This debate has taken the front pages in the last few years as many states have passed legislation legalizing the use of marijuana for both medical and recreational purposes.

Here is some useful background material.

In favor of legalization:

Gary S. Becker, “The Failure of the War on Drugs” James Ostrowski, “Thinking About Drug Legalization” Against legalization:

Robert L. Maginnis, “Legalization of Drugs: The Myths and the Facts” Drug Enforcement Administration, “Response to JAMA Article Titled ‘Marihuana as Medicine’” No opinion but useful:

Jenny Williams, Rosalie Liccardo Pacula, Frank J. Chaloupka, and Henry Wechsler, “Alcohol and Marijuana Use Among College Students: Economic Complements or Substitutes”

Discussion Question

Should the US federal government decriminalize the use of marijuana for recreational purposes?. You must limit your response to concepts of the price elasticity of demand for marijuana and, for purposes of this discussion, completely refrain from any moral or ethical arguments.

Answer

I think decriminalizing the use of marijuana for recreational purposes will make the use of marijuana in society common. I think this will improve public knowledge about the negative affects of marijuana and will lead to an eventual decrease in the consumption of the drug.

From the point of view of economics, decriminalizing the use of marijuana for recreational purposes will increase the supply of the drug in the market. This will cause a downward shift of the supply curve, which will decrease the equilibrium or market price of marijuana. A decrease in the price will reduce the incentive for sellers to sell marijuana. A decrease in price should not affect the quantity consumed by much, since the demand for marijuana is inelastic. A decrease in the market price of marijuana does not affect buyers much. It should decrease the burden on the criminal justice system.

What are the policy implications of the price elasticity of demand for abortions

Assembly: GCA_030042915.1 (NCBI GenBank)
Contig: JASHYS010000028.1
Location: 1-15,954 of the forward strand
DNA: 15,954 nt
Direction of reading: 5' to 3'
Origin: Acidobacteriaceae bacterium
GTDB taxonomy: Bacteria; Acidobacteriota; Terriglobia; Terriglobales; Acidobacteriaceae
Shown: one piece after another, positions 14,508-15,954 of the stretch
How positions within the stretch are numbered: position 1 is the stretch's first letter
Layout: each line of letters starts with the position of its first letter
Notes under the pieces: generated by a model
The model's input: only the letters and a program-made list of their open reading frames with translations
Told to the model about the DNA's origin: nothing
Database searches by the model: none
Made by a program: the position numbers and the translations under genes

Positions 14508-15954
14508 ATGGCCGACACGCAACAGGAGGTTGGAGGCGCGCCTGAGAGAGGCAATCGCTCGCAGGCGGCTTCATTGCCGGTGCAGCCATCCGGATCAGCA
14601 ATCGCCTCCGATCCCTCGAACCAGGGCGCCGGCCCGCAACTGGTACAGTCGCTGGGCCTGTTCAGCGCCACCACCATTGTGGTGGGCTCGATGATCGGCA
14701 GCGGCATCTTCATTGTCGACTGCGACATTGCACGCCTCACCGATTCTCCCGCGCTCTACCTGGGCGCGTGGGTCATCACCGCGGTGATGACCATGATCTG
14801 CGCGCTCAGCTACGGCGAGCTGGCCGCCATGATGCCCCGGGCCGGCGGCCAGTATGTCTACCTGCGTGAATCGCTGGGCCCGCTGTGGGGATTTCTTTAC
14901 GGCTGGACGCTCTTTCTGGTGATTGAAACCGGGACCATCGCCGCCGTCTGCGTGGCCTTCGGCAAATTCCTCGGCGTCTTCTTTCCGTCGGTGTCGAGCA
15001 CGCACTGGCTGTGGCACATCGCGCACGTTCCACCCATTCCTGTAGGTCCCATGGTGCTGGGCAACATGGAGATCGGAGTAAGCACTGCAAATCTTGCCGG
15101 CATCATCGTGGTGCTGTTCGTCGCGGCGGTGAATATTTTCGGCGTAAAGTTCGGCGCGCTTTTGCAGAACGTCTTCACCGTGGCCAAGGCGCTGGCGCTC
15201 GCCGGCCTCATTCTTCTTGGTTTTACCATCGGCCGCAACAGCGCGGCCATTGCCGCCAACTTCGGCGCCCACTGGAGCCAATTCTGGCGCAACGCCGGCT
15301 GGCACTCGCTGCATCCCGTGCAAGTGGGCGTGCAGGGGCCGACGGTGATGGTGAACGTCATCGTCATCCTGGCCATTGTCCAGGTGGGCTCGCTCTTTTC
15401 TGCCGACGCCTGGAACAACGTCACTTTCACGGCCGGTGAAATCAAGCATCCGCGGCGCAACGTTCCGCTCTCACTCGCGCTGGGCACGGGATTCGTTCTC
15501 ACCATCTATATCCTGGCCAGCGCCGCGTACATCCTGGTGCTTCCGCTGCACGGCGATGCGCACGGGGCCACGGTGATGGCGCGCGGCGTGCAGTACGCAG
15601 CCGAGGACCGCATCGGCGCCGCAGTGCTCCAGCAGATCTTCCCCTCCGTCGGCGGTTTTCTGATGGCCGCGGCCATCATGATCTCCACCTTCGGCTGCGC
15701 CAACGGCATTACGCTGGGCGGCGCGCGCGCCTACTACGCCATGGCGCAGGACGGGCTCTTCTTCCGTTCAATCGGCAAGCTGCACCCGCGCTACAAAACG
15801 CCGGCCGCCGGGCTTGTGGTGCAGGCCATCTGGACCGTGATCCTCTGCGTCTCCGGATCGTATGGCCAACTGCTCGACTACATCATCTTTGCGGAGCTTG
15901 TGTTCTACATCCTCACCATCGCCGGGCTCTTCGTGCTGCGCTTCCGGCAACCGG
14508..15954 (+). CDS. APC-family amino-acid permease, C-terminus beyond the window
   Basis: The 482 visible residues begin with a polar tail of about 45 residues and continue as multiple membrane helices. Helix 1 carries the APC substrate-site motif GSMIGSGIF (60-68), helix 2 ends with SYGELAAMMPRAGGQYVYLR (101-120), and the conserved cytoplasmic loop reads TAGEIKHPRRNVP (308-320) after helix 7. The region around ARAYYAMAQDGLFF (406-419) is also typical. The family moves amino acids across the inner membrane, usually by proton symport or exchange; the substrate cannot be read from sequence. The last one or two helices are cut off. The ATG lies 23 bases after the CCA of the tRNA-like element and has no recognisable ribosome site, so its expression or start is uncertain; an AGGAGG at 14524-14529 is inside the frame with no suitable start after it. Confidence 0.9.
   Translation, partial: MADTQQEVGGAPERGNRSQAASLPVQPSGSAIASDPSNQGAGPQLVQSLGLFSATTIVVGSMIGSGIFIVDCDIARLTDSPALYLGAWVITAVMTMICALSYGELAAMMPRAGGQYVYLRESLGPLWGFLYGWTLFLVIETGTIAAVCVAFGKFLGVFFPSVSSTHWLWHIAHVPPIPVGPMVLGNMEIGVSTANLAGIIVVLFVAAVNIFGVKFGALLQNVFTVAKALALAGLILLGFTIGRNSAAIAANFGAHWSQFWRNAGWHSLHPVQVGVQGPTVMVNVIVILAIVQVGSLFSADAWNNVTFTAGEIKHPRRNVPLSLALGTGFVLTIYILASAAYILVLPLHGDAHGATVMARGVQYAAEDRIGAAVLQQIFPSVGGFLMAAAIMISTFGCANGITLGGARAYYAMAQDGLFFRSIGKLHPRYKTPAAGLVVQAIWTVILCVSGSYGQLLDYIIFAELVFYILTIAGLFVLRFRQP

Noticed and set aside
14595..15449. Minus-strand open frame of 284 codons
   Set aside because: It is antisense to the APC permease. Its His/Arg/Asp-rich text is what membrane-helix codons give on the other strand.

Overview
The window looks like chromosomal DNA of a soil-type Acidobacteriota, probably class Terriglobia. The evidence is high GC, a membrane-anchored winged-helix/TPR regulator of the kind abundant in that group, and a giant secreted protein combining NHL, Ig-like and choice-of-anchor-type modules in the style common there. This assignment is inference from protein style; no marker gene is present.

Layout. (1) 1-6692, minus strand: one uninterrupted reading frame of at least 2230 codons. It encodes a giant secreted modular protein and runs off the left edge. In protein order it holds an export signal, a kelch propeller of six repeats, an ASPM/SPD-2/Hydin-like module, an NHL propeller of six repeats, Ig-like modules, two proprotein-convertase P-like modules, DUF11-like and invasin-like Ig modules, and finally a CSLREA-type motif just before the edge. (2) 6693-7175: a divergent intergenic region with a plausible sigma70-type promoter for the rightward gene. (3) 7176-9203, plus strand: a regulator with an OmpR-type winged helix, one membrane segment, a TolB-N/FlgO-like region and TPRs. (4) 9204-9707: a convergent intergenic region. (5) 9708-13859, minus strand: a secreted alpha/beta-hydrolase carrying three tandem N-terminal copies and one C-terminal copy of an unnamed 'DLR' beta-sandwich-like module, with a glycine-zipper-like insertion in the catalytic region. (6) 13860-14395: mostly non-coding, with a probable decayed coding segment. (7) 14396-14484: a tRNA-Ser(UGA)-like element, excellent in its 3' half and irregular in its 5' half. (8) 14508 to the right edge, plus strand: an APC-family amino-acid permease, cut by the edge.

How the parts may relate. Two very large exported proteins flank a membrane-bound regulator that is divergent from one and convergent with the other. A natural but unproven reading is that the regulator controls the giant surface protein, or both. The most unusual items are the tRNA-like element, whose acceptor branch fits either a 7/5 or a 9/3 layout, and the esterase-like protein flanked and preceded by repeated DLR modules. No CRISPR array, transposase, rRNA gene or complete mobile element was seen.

Background

Using econometric techniques, Marshall Medoff estimated the price elasticity and the income elasticity of demand for abortions in the U.S. to be -1.07 and 1.24 respectively (see source below). To calculate these elasticities he used state data pooled over the census years 1982, 1992, and 2000.

Source: Medoff, Marshall H., “Price, Restrictions and Abortion Demand,” Journal of Family and Economic Issues, 28(4), December 2007:583–599.

Discussion Question

Use the elasticities found by Medoff to answer the following 2 questions. Again, you must limit your response to concepts of elasticity of demand for abortions and, for purposes of this discussion, completely refrain from any moral or ethical arguments.

What are the economic and policy implications of the price elasticity of demand for abortions to further state and/or federal restrictions on abortions? What are the implications of the income elasticity of demand for abortions when one considers the accessibility of abortions between low- and high-income women?

The data collected by Marshall Medoff shows that the absolute values for the price and income elasticities for having abortions is more than 1, which means elastic. So a small change in cost for abortions or the income of users involved in abortions will lead to a large change in number of abortions.